34. jayn0t
    September 14, 2011, 10:16 am

    Thanks for hosting Simone. Slightly O/T, but this is about Palestinian statehood:
    link to guardian.co.uk
    It quotes Palestinians asking what good would a state be, consisting of a series of disconnected villages.

    • Simone Daud
      September 14, 2011, 10:37 am

      My view is the immediate priority is for the Palestinians to get a state in the west bank with Jerusalem as its capital. A place for the refugees of Lebanon and Syria to return to, and a place for Palestinians to live freely. Of course, following a state there will be a great need to negotiate a final settlement with Israel.

      As for Palestinians being pessimistic about the UN moves, sure we are pessimistic but at the same time solidly supportive. In fact, there is even some gain to be gotten from a US veto in the UNSC.

      • Potsherd2
        September 14, 2011, 11:01 am

        Solidly supportive? Hamas isn’t.

      • Simone Daud
        September 14, 2011, 11:29 am

        Yes Hamas in Gaza isn’t but the Hamas forums are both pessimistic and supportive.

        For Hamas, which can be understood as the Palestinian opposition, they are against the move because Abbas is for it and is likely to gain the most from it. Palestine is unruly in a democratic kind of way.

      • Potsherd2
        September 14, 2011, 2:52 pm

        I’m always concerned for the national unity when I see these splits.

      • Hostage
        September 14, 2011, 7:41 pm

        I’m always concerned for the national unity when I see these splits.

        The folks in Charleston West Virgina have never agreed to move their capitol back to Richmond. That situation hasn’t bothered our national unity so much. There’s no rule which says that the Palestinians can’t have a federal union or confederation of more than one state. The US ended the occupation and obtained its independence first, and then operated under the Articles of Confederation before sorting things out under the present Constitution.

        The whole single state vs two state debate is a distraction from the real issue of equal human rights in whatever states are established in the region of the former Palestine Mandate, e.g. Trans-Jordan and Cis-Jordan and the right to compensation or return to a person’s country of origin. Trying to get everyone to agree to a grand unified solution or abstract ideal may not be practical.

      • Potsherd2
        September 14, 2011, 11:06 pm

        But it’s been a long time since the people of WV have been faced by a really hostile force. Palestine’s enemies will do anything to profit from a split and drive a larger wedge between the factions.

      • Hostage
        September 15, 2011, 12:47 am

        But it’s been a long time since the people of WV have been faced by a really hostile force.

        West Virginia and Virgina parted ways as a result of a bloody civil war. They reconciled their differences without sacrificing their separate systems of government. Hamas and Fatah may end up reaching a similar accommodation.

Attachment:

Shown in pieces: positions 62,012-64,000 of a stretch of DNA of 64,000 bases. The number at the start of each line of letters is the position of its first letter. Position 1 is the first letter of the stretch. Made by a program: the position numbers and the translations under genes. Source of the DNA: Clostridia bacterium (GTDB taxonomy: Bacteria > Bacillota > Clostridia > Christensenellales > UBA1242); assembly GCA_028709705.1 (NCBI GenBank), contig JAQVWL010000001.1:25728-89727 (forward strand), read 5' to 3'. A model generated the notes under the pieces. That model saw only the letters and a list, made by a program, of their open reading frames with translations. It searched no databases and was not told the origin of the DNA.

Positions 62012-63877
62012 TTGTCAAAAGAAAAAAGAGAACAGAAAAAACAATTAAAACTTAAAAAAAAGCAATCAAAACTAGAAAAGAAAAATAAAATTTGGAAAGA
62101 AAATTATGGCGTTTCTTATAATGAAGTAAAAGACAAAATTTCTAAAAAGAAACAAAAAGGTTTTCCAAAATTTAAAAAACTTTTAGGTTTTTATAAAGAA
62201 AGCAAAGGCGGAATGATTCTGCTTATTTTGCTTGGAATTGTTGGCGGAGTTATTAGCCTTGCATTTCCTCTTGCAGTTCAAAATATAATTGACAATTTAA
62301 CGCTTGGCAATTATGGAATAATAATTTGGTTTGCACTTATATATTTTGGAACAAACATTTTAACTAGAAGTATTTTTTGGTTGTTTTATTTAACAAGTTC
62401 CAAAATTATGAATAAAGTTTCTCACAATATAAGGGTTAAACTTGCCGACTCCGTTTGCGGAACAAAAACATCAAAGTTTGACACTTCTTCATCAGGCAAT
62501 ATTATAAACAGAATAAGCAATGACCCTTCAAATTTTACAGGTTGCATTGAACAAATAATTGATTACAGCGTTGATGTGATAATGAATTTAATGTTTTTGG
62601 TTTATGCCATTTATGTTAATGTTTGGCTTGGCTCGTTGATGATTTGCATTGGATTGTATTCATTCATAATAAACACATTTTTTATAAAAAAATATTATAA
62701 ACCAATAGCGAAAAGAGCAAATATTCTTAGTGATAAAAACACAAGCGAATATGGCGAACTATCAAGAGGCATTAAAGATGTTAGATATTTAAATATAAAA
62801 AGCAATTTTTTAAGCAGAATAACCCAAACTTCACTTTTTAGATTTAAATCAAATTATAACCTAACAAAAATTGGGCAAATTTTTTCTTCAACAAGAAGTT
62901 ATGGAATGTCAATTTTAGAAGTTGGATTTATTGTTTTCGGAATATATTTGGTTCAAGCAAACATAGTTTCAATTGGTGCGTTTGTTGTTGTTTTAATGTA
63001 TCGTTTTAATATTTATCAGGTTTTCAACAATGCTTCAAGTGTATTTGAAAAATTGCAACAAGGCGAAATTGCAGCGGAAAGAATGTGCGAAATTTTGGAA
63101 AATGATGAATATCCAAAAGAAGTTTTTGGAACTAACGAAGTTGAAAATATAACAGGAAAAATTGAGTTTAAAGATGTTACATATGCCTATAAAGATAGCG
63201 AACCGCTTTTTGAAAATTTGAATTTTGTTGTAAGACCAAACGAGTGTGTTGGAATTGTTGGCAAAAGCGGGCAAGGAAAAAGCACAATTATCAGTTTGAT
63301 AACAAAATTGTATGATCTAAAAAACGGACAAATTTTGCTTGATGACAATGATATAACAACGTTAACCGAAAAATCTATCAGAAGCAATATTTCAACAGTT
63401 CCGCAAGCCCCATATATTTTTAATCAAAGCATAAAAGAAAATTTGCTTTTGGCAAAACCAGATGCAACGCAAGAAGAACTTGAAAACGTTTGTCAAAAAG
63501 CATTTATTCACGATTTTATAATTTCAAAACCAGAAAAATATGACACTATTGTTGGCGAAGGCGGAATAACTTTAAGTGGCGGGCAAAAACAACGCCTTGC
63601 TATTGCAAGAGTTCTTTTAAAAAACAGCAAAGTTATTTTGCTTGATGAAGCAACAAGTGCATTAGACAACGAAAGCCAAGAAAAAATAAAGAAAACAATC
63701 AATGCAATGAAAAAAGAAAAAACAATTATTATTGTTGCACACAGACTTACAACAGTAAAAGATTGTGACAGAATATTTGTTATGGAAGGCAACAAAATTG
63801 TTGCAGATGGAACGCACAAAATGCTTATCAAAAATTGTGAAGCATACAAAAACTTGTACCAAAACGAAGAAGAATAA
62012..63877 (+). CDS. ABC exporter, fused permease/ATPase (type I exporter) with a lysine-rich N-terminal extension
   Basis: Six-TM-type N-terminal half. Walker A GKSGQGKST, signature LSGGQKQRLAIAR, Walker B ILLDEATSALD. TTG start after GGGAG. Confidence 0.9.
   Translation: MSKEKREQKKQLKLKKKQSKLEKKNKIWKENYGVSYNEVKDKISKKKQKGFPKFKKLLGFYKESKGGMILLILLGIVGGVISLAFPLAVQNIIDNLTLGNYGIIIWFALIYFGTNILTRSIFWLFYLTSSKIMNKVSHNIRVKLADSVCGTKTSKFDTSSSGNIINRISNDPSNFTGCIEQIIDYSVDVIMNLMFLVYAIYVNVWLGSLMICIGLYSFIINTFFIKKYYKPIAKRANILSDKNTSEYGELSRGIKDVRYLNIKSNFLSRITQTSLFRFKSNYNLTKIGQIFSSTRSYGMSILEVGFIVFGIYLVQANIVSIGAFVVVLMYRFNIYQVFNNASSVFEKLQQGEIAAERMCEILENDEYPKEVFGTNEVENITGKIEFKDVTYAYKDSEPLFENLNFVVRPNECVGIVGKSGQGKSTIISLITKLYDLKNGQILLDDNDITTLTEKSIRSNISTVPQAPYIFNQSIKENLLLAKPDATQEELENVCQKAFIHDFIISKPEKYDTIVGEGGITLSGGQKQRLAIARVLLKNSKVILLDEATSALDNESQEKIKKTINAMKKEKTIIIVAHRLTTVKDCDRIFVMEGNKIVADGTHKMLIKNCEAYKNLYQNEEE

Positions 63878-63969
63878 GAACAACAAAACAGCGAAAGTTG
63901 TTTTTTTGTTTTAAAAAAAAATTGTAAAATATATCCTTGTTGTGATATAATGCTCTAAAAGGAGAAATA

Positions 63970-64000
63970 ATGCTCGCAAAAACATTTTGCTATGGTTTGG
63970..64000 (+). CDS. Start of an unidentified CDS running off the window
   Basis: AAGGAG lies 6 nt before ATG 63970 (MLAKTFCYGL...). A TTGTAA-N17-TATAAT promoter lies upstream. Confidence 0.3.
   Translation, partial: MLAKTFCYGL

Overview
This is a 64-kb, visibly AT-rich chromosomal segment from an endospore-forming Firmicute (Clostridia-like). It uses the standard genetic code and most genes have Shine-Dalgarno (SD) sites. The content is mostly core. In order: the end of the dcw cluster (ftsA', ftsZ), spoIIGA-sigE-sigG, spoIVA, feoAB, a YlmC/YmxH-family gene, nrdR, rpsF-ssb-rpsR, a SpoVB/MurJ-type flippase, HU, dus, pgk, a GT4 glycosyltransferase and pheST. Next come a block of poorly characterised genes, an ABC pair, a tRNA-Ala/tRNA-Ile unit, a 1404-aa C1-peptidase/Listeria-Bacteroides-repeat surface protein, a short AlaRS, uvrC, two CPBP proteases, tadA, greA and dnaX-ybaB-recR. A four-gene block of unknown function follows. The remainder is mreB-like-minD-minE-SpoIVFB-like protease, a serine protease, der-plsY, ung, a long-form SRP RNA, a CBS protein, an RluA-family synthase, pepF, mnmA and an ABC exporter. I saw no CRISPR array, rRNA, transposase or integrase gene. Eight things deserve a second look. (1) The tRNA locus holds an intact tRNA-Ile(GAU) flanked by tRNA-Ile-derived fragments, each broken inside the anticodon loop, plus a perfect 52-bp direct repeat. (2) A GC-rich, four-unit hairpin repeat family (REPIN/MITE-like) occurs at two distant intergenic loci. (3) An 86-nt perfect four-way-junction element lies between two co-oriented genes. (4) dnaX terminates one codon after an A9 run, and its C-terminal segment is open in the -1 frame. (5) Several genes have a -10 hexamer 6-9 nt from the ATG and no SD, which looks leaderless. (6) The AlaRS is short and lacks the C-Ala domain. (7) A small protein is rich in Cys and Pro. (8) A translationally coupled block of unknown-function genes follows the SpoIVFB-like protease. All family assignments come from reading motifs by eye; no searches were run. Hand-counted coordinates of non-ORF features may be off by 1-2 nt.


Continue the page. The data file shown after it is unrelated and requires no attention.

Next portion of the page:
Palestine’s enemies will do anything to profit from a split and drive a larger wedge between the factions.

        The urgent problem right now is the lack of statehood, not the number of states or cantons that result from an end to the foreign incursions and occupation.

        It would have been an undisputed violation of the territorial integrity norm in the UN Charter for India to have attacked either East Pakistan or West Pakistan after they became UN member states. By way of comparision: Israel has objected to Palestine’s UN membership or its acceptance of ICC jurisdiction on the grounds that it isn’t yet a state (regardless of the fact that more than 120 countries have recognized it as such). Israel is employing that ambiguity to commit crimes against Palestinian communities that would otherwise be prohibited if they were committed against the communities of another state. I don’t really believe that Hamas objects to Fatah attempts to rectify that particular situation.

        Historically speaking, Palestine’s enemies either treat Palestinians as inanimate objects that can only be acted upon by an outside force or sovereignty, or worse still, as a homogenous mass that can’t take any legitimate action on the local, tribal, or clan level without unanimous consent from Palestinians everywhere. If we don’t insist that our own governments operate that way, why should they?

  35. PilgrimSoul
    September 14, 2011, 6:36 pm

    Rarely have I felt such pleasure from reading a new writer, and rarely have I seen a world unknown to me, and yet so oddly recognizable.

    Your evocation of the German Jewish experience, and your sense of a magical Galilee that somehow welcomed it, was powerful. What a dream of justice, if Palestinians could somehow capture it, and make that world live again, in a new way that only Palestinians can imagine!

    So welcome to these electronic pages. You will find appreciative readers here, I think, avid to experience your thoughts, memories and hopes.

    In the meantime, the nervous, bullying tone of certain comments tell me all I need to know about Zionism. Kos also has that same tone when he justifies his crackdown, interestingly. All that suppressed guilt, edgy self-justification, and posturing as a tough guy. But it all comes back to the same thing, we need to talk about what the state of Israel is doing to all of us, to the Christians, to the organized Jewish community, to the US, and most of all to the Palestinians.

    And you Simone, you are a big part of it already. Welcome.